The Holocaust

No one need ever be reminded that the greatest and least disputed incidence of genocide in modern history was the systematic exterminations of Europe’s Jews by the Nazi regime of Adolf Hitler. However, the Holocaust, although predominately targeting Jews, was also an expression of Nazi aversion to any group or individual not conforming to a narrow definition of Aryan purity. Such groups as Slavs, blacks, Roma, various Soviets, prisoners of war of different shades, homosexuals, Jehovah’s Witnesses and political opponents were all treated much the same.

The mechanics of the Holocaust are now so universally understood that nothing can be added here. Perhaps, instead of asking how, the question why might be better suited to this format. The Cambodian Genocide was ideological, but it was also random and inexplicable, and in the end, its ideological basis dissolved in undiluted murder. The Nazi extermination of the Jews, on the other hand, was strictly ideological and remained so until its conclusion.

The Israeli historian and scholar Yehuda Bauer, in probably the most frequent declaration on why it happened, proclaimed that the Holocaust was ‘… rooted in an illusionary world of Nazi imagination, where an international Jewish conspiracy to control the world was opposed to a parallel Aryan quest. No genocide to date had been based so completely on myths, on hallucinations, on abstract, nonpragmatic ideology which was then executed by very rational, pragmatic means.’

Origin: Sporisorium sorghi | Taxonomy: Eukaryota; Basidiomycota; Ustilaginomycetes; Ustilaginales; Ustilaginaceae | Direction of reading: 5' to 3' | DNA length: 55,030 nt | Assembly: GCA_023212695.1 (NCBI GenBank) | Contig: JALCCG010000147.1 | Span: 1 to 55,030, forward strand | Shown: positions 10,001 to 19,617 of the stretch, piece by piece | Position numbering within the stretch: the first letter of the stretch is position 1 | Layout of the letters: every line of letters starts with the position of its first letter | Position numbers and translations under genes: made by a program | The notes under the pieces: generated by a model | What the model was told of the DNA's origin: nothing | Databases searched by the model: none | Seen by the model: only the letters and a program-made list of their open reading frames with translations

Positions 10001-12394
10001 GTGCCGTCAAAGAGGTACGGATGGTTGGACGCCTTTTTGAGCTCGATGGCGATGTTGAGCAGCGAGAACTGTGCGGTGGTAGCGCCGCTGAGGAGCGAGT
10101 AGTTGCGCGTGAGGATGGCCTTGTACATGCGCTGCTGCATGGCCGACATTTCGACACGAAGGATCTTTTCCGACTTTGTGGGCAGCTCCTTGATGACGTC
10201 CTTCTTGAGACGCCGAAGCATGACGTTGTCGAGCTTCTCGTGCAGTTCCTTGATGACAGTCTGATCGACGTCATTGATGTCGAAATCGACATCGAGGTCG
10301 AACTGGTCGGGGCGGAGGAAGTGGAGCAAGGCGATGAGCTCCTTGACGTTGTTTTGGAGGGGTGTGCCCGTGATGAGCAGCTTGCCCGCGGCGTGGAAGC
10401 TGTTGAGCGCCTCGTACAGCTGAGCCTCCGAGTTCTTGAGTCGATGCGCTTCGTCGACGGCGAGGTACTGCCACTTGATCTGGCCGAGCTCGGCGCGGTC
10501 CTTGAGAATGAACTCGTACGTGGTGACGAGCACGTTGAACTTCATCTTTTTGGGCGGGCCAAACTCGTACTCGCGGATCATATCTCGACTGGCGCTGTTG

In other words, a ridiculous idea with no basis in rational thought was undertaken and executed with brilliant and systematic precision. Vaguely the idea was to purify the races under German control, and create thus a race-worthy of European domination. Why the Jews were targeted in particular conforms to an age-old strategy of isolating a conspicuously wealthy subculture, and placing upon it the blame for every ailment and every woe afflicting an ethnically dominant population.

It must be remembered that the rise of Nazi Germany can be attributed to the terms of the peace imposed on imperial Germany in the aftermath of WWI. The economic suffering of the German people that followed, and the rise of nationalism that this set in motion, created ideal circumstances for a merchant and banking class to attract the attention of a disposed population. Hitler harnessed this anger and dissatisfaction and directed it at the Jews. He was thus able to interweave his own warped ideology with the mood of a nation. Needless to say, not all Germans subscribed to his vision, but enough did to render it practical, and, as the old saying goes: ‘Bad things happen when good people do nothing.